But Collins was also targeting Ewins as a possible IRA recruit. He felt that far-left English volunteers, practically invisible to the police, could help the IRA bring havoc to England.
They could provide safe-houses, and their English accents would be useful for hiring cars and carrying out other important logistical tasks.
Already Ewins would, from time to time, point Collins in the direction of specialist electronic magazines and obscure academic publications on counter-terrorism that he felt would be of interest to the IRA.
Collins eventually asked Ewins if he could persuade the Revolutionary Communist Group to help with a military campaign. Ewins flew to England and met with senior RCG members, but returned to Ireland disappointed. His RCG comrades refused to help the IRA in military rather than literary ways. Their unconditional support for the IRA came with the condition that their role remained as cheerleaders on the sidelines.
Ewins told Collins he felt their response was typical of the ‘spineless’ British Left.
Collins used Ewins’s embarrassment to set him thinking about his own revolutionary credentials. He wanted Ewins to look in the mirror and see another armchair revolutionary, hot on rhetoric, cold on action.
The strategy worked. Ewins resolved his personal doubts in a decisive way.
At Collins’s wedding in 1982 Ewins told him about Lord Lowry’s planned secret visit – and agreed to help the Belfast IRA set up an attack.
Collins, about to set off on honeymoon, used a messenger to pass the urgent information to senior IRA commanders. The messenger, a wedding guest, had been drunk when Collins instructed him. The messenger subsequently garbled the message and gave the intended target as ‘Lord Gowrie’, rather than ‘Lord Lowry’.
Lord Gowrie was then the Deputy Secretary of State for Northern Ireland. He later became Minister for the Arts before retiring from the Cabinet in 1985 on the grounds that he could not live on his 33,000 pounds ministerial salary.
For some reason the IRA leadership regarded Lord Gowrie as ‘not a bad old skin’ – and declined to sanction his killing. The misunderstanding was not discovered until Collins returned from honeymoon. By then it seemed too late to mount an operation.
However, Ewins saved the day for the IRA. He discovered that Lord Lowry’s visit had been cancelled at short notice and re-arranged for a later date. The attack went ahead.
Collins later discovered another embarrassing postscript to the story. On the night of the wedding he had arranged a bed for Ewins in an IRA man’s house. Ewins had gone to bed early.
Collins heard that the drunken messenger had fancied his chances with one of the bridesmaids and woken up Ewins to ask him to vacate his bed for an hour to facilitate the liaison. Ewins had refused.
Before staggering off, the frustrated messenger had called him ‘a cunt’.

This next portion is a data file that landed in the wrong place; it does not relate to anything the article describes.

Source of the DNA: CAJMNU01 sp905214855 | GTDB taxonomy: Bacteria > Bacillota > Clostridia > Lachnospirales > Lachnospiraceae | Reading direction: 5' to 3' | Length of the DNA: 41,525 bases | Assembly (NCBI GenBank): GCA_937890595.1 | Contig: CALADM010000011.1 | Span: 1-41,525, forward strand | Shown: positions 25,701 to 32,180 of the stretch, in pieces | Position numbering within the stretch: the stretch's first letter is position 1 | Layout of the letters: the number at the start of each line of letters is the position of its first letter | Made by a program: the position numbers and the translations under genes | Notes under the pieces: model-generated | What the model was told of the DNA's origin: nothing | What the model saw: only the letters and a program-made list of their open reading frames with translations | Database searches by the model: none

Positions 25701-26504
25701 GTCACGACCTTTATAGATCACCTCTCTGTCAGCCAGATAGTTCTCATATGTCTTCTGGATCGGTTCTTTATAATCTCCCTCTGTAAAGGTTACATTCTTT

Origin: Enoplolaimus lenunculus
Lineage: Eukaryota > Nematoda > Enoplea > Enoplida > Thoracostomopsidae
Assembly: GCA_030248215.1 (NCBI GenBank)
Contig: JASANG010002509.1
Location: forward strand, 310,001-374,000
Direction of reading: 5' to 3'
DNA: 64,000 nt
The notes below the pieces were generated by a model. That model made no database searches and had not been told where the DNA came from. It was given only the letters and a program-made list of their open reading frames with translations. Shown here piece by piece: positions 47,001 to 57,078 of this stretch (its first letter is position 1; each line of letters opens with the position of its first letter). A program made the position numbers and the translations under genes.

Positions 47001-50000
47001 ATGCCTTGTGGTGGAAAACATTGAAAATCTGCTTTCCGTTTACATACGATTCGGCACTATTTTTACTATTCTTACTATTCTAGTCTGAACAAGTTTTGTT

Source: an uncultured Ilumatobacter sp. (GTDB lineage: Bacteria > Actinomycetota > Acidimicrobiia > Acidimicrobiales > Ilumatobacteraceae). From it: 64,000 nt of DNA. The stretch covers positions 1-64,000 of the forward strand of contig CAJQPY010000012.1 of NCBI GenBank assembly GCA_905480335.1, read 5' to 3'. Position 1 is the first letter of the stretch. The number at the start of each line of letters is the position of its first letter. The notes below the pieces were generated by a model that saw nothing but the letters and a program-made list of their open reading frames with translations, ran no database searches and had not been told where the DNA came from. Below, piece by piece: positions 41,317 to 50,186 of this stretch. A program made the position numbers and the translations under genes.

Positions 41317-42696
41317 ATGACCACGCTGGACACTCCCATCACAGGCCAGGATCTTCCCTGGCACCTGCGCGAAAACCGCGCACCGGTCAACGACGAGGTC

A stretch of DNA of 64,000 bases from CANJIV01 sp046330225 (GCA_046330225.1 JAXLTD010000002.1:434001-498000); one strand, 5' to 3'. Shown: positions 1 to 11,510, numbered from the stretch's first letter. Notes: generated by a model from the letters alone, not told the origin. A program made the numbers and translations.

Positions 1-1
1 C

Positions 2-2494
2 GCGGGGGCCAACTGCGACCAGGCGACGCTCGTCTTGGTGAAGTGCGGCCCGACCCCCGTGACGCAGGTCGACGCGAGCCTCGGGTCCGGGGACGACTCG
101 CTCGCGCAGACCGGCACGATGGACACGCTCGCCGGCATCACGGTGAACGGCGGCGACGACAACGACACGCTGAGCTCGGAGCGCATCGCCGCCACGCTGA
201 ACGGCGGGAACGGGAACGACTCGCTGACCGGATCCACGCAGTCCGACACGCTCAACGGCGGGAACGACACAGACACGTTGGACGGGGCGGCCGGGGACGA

Collins took great pride in his new recruit. He knew he had delivered to the IRA someone with the potential for bringing mayhem into the vulnerable heart of what he saw as ‘the Establishment’.
The IRA regarded Ewins as so important that they appointed a high-ranking Belfast Provisional as his ‘handler’. This man, a member of the IRA’s so-called Army Council, told Collins delightedly: ‘I would like to wrap this man up in cotton wool.’
Even before Ewins helped the Provos target Lord Lowry, he had spotted an even bigger target – the former head of Britain’s foreign intelligence service MI6, spymaster Sir Maurice Oldfield. He had followed Sir Maurice- then the Chief Security Co-ordinator for Northern Ireland – as he walked unprotected along a beach in the supposedly safe seaside town of Bangor.
However, he could not provide enough information for the IRA to launch an attack which would have dealt a severe blow to the security forces.
He made up for his failure by helping the IRA assassinate one of his fellow law lecturers, the barrister and high-flying unionist politician, Edgar Graham.
Graham, only 29, was shot in the head at close range on December 7 1983 as he chatted to a friend in University Square on his way to give a lecture. Many, including the former Official Unionist leader and Nobel Peace Prize winner David Trimble, felt the party had been robbed of a future leader.
But Ewins’s most ruthless act was to target one of his part-time Criminology students, William Fulton, then an inspector in the Royal Ulster Constabulary.
Fulton was attacked on May 26 1982 as he entered the exam hall to take the last paper of his law finals in Ewins’s subject, Criminology. A gunman came up behind him and shot him in the back of the head.
Amazingly, the bullet went around his brain and exited without causing him to lose consciousness. The gunman then fired a second bullet into his back. Fulton fell to the floor but managed to spin around and hurl a chair at his attacker. The chair deflected the third bullet, which exited through a window.
The gunman ran off and Fulton crawled to the front of the exam hall where the invigilator was standing. It was David Ewins.